Mary Dore’s feature documentary, “She’s Beautiful When She’s Angry,” celebrates the Women’s Liberation Movement of the mid-’60s and early ’70s. A combination of historic photographs, archived documents, video footage and interviews with leaders of the movement captures the passionate and defiant tone of an often overlooked movement that has so strongly shaped modern American society.
The documentary, which is playing at the Cable Car Cinema until Sunday, reaches viewers at a moment when society is once again embroiled in the same inflammatory issues that the Women’s Liberation Movement challenged. From the fight against sexual assault on college campuses to the “No More” campaign against domestic violence to the battle for abortion rights, audiences cannot help but notice worrying parallels that force them to reflect on enduring social issues.
The film chronologically follows the evolution of the Women’s Liberation Movement starting with the 1966 creation of the National Organization for Women. Bearing picket signs with messages such as “same job same pay,” participants in the movement sought equal pay for women in the workforce. The movement subsequently snowballed, and the plethora of new organizations that sprung up nationwide built upon the momentum of women who previously believed they were alone in feeling outraged by sexism. The movement grew to encompass a range of political women’s issues including sexual assault, abortion, child care and sterilization.
The historic images and clips pieced together with music from the ’60s and ’70s and interviews with prominent feminist leaders such as Betty Friedan, Jo Freeman, Susan Griffin and Rita Mae Brown create a compelling and moving experience. Though it is interesting to hear directly from these leading women, it is difficult at times to keep track of the myriad names and faces.
The movement in its early stages centered on the concerns of white, middle-class heterosexual women. This focus led to new factions of the movement founded along race, class and gender lines, such as Black Sisters United and the Black Women’s Liberation Committee. The voices of women such as Eleanor Norton and Fran Beal offer a fresh perspective in the film.
Similarly, factions such as the Lavender Menace, a group of feminists that protested the exclusion of lesbians from the Women’s Liberation Movement, challenged the narrow scope of the umbrella movement. A memorable moment in the documentary reenacts this radical lesbian group crashing a meeting at the Congress to Unite Women by suddenly shutting off the lights and having covert members stand up to reveal the T-shirts they were wearing underneath other clothes, which read “Lavender Menace” in a dramatic expression of their anger at what they called “lesbianism.”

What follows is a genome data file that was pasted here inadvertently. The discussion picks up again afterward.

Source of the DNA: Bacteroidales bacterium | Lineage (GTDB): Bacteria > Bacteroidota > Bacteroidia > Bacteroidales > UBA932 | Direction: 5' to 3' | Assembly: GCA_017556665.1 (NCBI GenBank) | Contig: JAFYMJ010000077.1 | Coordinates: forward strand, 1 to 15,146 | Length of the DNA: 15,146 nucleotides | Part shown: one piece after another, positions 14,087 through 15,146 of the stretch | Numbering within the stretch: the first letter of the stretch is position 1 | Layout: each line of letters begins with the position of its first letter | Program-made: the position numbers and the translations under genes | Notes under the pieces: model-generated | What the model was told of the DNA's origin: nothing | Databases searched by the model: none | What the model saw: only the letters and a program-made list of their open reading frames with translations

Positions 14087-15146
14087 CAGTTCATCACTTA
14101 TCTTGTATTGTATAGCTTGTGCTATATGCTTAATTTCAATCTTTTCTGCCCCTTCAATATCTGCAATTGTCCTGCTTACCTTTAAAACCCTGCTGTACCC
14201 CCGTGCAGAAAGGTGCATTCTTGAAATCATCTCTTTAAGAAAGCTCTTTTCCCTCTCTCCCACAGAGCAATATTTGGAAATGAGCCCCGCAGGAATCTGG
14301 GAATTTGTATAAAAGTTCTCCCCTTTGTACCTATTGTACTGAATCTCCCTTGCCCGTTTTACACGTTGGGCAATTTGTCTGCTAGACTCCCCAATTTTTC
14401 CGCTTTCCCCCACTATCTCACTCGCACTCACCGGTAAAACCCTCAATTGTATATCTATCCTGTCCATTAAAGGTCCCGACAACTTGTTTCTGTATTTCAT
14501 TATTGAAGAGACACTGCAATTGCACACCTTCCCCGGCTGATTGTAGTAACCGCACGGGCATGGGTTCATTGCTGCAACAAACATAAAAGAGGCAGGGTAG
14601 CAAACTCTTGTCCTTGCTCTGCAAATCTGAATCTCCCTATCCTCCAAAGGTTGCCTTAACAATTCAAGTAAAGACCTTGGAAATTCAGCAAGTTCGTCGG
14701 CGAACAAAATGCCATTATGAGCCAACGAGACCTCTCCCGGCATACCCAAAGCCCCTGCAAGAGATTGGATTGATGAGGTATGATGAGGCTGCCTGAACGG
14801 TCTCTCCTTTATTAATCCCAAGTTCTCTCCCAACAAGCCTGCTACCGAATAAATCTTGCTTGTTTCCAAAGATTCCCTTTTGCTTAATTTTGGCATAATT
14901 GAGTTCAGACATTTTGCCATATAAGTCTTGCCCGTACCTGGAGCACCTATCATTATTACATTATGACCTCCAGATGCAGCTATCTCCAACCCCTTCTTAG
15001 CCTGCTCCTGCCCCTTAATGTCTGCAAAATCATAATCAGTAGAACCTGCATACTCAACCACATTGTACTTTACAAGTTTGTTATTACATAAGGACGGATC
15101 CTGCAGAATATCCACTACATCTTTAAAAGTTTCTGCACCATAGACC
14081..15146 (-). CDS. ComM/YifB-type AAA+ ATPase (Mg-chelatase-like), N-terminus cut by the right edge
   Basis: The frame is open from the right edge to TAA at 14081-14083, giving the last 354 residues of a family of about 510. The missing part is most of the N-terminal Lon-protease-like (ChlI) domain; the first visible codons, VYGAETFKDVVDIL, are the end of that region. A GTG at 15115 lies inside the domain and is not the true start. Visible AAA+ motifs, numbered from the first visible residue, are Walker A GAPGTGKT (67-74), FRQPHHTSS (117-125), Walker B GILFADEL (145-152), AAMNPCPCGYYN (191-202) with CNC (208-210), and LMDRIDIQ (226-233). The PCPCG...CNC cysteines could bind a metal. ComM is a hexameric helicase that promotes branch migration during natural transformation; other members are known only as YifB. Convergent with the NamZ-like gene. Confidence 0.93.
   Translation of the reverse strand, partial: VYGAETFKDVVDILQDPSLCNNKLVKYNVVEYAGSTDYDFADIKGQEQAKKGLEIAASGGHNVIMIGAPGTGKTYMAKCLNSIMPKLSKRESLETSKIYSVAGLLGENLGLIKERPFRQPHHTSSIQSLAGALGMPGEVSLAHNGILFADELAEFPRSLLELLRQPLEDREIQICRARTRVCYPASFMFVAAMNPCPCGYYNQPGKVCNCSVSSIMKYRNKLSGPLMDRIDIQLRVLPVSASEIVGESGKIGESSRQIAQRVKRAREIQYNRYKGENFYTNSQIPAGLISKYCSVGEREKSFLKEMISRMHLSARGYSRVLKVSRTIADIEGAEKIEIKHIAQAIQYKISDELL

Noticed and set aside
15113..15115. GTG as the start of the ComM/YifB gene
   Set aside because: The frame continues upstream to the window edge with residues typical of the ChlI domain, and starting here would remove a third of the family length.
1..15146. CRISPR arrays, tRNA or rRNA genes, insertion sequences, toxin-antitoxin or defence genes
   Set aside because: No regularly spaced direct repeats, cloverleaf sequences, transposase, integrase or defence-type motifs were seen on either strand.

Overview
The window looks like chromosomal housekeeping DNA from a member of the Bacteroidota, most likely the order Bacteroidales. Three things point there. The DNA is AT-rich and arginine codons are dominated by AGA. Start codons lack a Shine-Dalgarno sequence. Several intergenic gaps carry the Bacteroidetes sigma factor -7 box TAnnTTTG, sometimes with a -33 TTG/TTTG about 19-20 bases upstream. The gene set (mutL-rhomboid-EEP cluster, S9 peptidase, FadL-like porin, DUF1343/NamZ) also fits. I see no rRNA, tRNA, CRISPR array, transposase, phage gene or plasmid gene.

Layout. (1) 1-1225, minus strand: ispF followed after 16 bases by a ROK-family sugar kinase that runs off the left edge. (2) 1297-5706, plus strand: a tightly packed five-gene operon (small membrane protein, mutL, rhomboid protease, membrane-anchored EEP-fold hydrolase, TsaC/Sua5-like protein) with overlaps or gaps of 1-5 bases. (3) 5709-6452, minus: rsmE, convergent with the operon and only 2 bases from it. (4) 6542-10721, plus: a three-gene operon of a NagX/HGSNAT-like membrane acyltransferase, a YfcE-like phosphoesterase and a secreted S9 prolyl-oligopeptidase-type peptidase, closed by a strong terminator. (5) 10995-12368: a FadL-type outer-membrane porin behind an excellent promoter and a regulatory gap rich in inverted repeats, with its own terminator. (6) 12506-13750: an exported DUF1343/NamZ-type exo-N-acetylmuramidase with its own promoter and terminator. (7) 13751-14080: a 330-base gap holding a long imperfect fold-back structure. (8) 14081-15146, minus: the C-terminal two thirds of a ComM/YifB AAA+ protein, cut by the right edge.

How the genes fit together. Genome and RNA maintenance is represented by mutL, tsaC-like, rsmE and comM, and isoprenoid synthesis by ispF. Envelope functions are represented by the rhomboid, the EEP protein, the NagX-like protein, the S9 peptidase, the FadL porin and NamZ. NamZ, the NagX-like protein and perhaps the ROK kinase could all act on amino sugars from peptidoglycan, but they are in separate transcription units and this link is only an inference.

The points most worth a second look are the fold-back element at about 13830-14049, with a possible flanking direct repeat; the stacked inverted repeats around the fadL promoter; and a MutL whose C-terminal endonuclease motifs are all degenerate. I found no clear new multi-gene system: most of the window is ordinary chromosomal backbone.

The documentary also places the Women’s Liberation Movement in the context of the larger civil rights and anti-war movements during the ’60s. Though the movement attempted to define itself as a branch of other peace and civil rights movements, men were unreceptive and even hostile to the emerging group. This reaction came as a shock to those involved in the Women’s Liberation Movement, as they had expected the general population, including men, to easily accept this new call for anti-discrimination and equal pay as part of a greater effort to achieve peace and liberation.
The film highlights that, despite these setbacks, the movement had endearing and energetic moments that offer audiences inspiration and humor. Beyond the iconic burning of the bras and PhDs, the film also showcases more obscure events and organizations. One such organization is the Women’s International Terrorist Conspiracy From Hell, a group of young women that sought to challenge the patriarchy by dressing in witch costumes — black outfits, capes and pointy hats — and hexing people with chants. Another radical organization of feminists held the First National Ogling event, during which women walked down the street making objectifying statements and suggestive compliments directed at men. A badge displayed in one of the protests read, “Uppity Women Unite!” — and that rebellious and quirky attitude carries throughout this provoking film.